• Rosetta Tharpe, before Elvis Presley and Chuck Berry, played rock-and-roll guitar better than anyone, before anyone. A musical prodigy, she was one of the first gospel artists to perform in both churches and secular clubs, and she had a major impact on Presley and others. 
  • Ida B. Wells pioneered reporting techniques that remain central tenets of journalism. Her anti-lynching campaign questioned the stereotype that black men were rapists, showing that in two-thirds of mob murders, rape was not an accusation, and often found evidence of consensual relationships. A former slave, she took on structural racism over half a century before her strategies were used in the civil rights movement. 
  • David Walker wrote a powerfully influential 1829 pamphlet, the Colored Citizens of the World, that urged African Americans to fight for freedom and equality, which changed the abolition movement. 
  • Kenny Washington, Woody Strode, Marion Motley, and Bill Willis integrated professional football a year before Jackie Robinson did so in Major League Baseball.
  • Marsha P. Johnson, an activist, prostitute, drag performer, and central figure in a gay liberation movement energized by the 1969 raid on the Stonewall Inn, though she battled mental illness, was usually destitute, and often effectively homeless. (“I may be crazy, but that don’t make me wrong.”)
  • Ryan Speedo Green grew up in low-income housing and was sent to juvenile detention after threatening to stab his mother. Inspired by a teacher at whom he threw his desk on his first day, who taught him the “I Have a Dream” speech and the mantra that he would be judged by the content of his character, in 2011 won the Metropolitan Opera’s National Council Auditions, and sings with the Vienna State Opera.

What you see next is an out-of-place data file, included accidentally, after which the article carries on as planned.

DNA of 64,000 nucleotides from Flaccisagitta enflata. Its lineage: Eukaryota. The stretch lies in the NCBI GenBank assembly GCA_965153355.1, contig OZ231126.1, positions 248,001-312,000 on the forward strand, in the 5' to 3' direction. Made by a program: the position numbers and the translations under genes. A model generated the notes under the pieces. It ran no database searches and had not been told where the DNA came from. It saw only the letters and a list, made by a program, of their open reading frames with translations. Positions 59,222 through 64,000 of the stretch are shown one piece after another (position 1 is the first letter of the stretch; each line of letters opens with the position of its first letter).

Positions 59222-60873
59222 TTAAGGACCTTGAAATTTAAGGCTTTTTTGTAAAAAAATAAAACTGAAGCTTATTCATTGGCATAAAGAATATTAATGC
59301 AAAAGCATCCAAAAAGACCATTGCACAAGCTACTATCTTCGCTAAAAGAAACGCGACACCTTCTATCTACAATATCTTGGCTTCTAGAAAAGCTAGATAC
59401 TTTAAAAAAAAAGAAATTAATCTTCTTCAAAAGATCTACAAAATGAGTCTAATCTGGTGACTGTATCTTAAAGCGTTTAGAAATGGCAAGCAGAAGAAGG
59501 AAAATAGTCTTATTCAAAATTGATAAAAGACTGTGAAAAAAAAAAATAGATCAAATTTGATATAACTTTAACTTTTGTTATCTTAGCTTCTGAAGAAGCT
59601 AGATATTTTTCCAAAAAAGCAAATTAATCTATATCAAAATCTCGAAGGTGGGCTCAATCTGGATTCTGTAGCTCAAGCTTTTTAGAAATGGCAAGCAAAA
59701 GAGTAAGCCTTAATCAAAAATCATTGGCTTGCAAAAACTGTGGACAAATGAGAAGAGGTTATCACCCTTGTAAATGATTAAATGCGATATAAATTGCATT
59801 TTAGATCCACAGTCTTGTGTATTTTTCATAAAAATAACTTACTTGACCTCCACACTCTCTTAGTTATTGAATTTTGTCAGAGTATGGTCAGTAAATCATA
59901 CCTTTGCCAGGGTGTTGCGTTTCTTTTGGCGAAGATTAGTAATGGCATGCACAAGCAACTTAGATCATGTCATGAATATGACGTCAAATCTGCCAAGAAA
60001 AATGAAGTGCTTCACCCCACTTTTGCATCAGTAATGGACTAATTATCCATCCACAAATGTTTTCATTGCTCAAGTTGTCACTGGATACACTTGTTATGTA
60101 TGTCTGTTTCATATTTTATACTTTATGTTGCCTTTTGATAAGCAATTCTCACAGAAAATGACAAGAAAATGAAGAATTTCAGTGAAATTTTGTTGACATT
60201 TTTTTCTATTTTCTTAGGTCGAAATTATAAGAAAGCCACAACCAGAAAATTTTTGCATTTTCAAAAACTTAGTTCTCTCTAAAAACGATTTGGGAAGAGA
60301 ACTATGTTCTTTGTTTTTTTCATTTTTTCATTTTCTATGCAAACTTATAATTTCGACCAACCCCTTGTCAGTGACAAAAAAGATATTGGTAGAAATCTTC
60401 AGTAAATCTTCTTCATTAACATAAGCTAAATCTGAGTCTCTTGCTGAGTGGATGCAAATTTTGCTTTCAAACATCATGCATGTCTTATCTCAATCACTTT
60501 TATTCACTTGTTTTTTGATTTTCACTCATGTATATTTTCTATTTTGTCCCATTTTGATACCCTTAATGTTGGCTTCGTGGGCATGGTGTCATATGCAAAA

• Matthew Henson, an explorer who accompanied Robert Peary on his expeditions to the Artic, including the 1909 expedition that discovered the North Pole, when Henson planted the American flag.
  • Martin Delany was an early civil rights activist, referred to as the “grandfather of black nationalism.” One of the first black students admitted to Harvard Medical School in the 1850s, he was asked to leave after a petition by white students, but helped treat patients during cholera epidemics after other doctors fled. He returned to journalism and started a newspaper to spread abolitionism.
  • Buffalo Soldiers. An 1866 Act of Congress created six regiments of exclusively black soldiers, who, despite racist maltreatment, fought from then through two world wars, becoming renowned for their bravery and helping the United States become a vast nation and world power.

Wilson Adam Schooley is a reformed trial lawyer, current certified appellate specialist, actor, author, and law professor in San Diego. He is also chair of the ABA’s Section of Civil Rights and Social Justice as well as a delegate to the ABA House of Delegates, special advisor to the Book Publishing Board of the General Practice Division, and a member of the ABA Journal’s Board of Editors.